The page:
PETALING JAYA: Two prominent politicians and an activist group in East Malaysia have denounced a Petronas subsidiary for its plan to build a three-tower skyscraper in the heart of Kuala Lumpur.
Sarawak minister Abdul Karim Rahman Hamzah, former Sabah chief minister Yong Teck Lee and Sarawak4Sarawakians chairman Peter John Jaban questioned the justness of spending money that they said would be better used to improve the lives of East Malaysians.
Karim, who is state minister for tourism, arts, culture, youth and sports, said the project seemed “ridiculous and unnecessary” and would be an “irrational use” of public funds acquired from oil extraction, mostly from East Malaysia.
Speaking to FMT, he said: “On one hand, the public is informed that the government has some RM1 trillion in debt, but on the other hand, the country is set to embark on projects that are not really beneficial to the public.
“And for what? To please someone’s ego?”
A recent news report said the building is tentatively called Tower M. This has led to speculation that it is to be named in honour of Prime Minister Dr Mahathir Mohamad.
Karim, a vice-president of PBB, said the people of Sarawak and Sabah were in desperate need of funds for infrastructure development.
“We are hoping to get a bigger share of revenue from our oil and gas resources and I believe the people of Sarawak and Sabah will not be happy with this new development,” he added.
Yong, who leads the Sabah Progressive Party, said Petronas should be more concerned with its contingent and potential payments to Sabah and Sarawak.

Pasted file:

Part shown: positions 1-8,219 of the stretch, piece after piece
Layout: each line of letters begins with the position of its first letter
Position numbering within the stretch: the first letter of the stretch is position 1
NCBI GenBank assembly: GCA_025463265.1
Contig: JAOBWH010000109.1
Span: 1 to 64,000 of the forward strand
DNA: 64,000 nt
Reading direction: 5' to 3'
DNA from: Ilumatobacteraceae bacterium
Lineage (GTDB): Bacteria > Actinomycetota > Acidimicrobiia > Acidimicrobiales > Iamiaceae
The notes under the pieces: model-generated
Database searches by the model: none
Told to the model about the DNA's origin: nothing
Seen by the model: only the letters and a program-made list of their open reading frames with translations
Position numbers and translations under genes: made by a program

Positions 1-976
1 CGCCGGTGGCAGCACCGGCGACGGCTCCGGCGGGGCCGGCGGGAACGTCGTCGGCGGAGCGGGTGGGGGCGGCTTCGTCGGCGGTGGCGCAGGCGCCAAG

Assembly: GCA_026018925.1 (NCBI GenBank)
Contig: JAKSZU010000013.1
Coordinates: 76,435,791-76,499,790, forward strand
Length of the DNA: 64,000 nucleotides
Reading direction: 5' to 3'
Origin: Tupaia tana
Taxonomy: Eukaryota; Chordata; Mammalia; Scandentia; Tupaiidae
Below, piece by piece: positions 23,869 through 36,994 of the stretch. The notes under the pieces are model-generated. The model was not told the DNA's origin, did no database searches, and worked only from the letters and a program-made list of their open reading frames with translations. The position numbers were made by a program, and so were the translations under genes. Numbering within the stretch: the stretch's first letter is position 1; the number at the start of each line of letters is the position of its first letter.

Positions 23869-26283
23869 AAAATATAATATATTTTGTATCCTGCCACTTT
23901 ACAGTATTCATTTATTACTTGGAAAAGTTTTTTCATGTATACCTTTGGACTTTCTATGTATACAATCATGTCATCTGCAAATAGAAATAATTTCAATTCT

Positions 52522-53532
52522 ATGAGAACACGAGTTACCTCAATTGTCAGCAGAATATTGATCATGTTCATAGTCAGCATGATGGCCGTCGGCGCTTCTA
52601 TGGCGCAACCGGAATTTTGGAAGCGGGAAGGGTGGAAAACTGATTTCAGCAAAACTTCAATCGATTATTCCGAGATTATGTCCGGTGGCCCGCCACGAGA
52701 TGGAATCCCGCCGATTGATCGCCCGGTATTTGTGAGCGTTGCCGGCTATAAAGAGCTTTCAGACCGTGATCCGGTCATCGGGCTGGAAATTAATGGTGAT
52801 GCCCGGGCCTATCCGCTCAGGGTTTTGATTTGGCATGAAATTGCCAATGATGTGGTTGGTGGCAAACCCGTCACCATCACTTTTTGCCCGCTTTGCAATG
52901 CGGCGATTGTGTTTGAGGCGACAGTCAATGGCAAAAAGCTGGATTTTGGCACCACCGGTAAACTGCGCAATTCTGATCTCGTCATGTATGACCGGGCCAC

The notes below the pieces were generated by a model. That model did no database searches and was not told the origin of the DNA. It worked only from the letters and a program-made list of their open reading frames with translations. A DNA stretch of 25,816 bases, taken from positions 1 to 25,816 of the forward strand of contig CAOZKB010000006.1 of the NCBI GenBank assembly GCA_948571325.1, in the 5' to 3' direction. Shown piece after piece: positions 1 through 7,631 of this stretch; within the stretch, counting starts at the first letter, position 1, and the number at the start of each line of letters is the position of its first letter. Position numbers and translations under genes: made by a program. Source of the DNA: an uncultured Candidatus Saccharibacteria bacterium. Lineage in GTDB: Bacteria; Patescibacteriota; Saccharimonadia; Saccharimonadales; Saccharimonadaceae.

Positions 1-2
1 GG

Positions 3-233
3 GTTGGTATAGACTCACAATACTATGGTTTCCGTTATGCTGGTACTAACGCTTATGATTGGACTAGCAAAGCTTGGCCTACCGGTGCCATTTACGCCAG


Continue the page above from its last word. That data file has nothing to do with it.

Jaban said projects similar to the Pan Borneo Highway were more urgent than another skyscraper.
“I think this project is a waste of money,” said the activist. “The indigenous people in the interiors of Sarawak badly need roads. They also need good healthcare.”
Recently, Petronas suffered a setback when the Federal Court refused to hear whether Parliament was competent to make laws on oil and gas exploration activities nationwide. The company was seeking a declaration of its exclusive ownership of oil and gas resources in Malaysia.
Sabah and Sarawak politicians and activists have long held that both states should get a fairer share of its oil and gas resources, pointing to the Malaysia Agreement of 1963 and income disparities between the Borneo states and peninsular Malaysia.
Tower M, to be constructed by KLCC Holdings, will have 27 floors more than Merdeka PNB 118, a skyscraper being built by Permodalan Nasional Berhad, the government’s investment arm.
PNB 118 has been criticised as wasteful by detractors of former prime minister Najib Razak.